There’s also an excimer laser, which is a form of ultraviolet laser and can be used in a doctor’s office two to three times a week. “It’s more of a targeted therapy and we actually put the laser in the areas where we see the plaques,” says Dr. Klein.

“Biologic therapy is the hottest thing to hit dermatology and psoriasis in the last 10 years,” says Dr. Buka. It’s an injection or infusion that can be done weekly, every other week, every six weeks, or every three months, depending on the medication.

“Biologics are very safe and the success rate is in the 80 percent to 90 percent range,” says Dr. Buka. The downside is that they can be super expensive, so it’s a good idea to check with your insurance provider ahead of time to see what your out-of-pocket cost would be.

Though biologics are essentially a last-resort treatment, a lot of patients want to jump to them sooner these days because they’re very effective, not very time-consuming, and have few side effects. The issue is that some insurance companies require you to try cheaper drugs first before moving on to biologics.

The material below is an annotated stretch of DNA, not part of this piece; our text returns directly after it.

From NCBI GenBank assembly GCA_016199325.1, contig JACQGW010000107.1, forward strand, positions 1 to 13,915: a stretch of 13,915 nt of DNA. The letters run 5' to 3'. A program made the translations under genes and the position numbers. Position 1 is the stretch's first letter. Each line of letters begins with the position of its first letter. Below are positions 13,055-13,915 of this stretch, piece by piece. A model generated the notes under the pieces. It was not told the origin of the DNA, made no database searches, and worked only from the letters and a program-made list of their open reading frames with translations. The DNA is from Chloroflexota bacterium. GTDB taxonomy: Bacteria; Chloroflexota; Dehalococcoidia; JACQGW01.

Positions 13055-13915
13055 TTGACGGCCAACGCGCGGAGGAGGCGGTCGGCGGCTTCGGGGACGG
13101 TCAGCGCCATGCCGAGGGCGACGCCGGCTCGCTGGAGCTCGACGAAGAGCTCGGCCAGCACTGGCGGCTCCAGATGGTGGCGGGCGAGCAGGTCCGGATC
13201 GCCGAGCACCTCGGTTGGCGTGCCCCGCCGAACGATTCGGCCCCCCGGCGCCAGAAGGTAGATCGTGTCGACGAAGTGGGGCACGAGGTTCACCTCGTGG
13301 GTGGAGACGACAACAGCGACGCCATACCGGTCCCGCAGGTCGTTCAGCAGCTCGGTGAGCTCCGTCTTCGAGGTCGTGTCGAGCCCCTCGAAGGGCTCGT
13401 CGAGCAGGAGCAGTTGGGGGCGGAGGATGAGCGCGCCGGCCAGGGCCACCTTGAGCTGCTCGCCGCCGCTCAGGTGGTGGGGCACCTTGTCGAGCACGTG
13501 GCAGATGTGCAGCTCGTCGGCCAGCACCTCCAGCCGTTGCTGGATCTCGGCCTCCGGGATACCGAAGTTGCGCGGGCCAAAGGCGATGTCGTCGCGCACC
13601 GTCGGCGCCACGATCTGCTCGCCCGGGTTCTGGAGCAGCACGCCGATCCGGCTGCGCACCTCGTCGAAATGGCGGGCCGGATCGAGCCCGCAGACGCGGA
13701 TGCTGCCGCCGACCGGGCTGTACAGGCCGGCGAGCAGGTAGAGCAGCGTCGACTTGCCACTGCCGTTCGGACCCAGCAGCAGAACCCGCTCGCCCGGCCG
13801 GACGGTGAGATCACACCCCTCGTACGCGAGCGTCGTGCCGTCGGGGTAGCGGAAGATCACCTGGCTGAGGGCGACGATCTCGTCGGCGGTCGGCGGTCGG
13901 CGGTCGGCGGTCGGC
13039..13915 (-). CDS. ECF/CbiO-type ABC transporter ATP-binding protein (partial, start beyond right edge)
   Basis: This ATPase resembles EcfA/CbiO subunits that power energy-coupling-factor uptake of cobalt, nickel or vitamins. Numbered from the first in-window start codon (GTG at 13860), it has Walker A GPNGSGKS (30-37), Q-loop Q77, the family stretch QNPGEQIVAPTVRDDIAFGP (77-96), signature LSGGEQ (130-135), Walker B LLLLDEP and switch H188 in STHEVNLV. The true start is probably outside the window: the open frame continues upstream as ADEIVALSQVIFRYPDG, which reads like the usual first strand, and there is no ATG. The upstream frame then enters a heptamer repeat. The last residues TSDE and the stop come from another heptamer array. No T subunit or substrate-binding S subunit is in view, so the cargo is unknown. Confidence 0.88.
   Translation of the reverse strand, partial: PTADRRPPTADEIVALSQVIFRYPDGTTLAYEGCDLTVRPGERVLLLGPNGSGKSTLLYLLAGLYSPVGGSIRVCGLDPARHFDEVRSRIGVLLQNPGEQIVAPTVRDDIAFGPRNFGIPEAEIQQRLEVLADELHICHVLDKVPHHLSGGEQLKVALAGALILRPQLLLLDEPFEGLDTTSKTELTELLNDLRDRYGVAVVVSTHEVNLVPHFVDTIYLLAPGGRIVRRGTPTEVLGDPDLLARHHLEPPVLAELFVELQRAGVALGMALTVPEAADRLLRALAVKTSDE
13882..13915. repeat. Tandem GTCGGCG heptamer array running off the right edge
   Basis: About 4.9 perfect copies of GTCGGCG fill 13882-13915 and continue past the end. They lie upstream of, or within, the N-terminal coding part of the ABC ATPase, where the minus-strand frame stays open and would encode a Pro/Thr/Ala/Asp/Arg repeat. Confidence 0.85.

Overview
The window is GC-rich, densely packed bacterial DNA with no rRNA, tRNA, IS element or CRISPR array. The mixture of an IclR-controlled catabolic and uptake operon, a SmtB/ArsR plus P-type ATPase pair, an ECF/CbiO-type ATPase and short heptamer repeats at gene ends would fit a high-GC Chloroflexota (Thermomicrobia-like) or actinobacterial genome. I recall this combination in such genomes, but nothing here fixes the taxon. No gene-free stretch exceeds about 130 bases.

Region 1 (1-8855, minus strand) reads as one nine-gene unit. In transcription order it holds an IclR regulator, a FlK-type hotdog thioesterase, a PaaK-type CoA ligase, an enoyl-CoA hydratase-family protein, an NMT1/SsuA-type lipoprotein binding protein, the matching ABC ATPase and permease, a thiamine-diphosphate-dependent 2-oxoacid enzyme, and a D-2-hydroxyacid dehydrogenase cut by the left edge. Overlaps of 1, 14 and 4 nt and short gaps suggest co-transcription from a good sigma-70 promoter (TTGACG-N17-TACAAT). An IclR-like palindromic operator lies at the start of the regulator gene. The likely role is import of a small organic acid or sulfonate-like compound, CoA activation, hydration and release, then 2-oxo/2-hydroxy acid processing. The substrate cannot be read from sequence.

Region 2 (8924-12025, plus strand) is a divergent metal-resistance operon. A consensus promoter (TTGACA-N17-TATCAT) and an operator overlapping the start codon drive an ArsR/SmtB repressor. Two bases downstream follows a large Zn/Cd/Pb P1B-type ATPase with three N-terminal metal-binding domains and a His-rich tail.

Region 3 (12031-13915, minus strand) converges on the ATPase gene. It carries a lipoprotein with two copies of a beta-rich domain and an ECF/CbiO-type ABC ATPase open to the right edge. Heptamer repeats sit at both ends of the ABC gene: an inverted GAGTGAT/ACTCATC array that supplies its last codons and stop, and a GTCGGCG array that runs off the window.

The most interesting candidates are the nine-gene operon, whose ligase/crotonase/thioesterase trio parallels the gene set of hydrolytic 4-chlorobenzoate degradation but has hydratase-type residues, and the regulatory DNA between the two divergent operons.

So even though there is no cure for psoriasis, there are lots of treatment options that may help you find significant relief. “I think we’re getting better and better with our therapies and we’re getting longer remissions,” says Dr. Klein.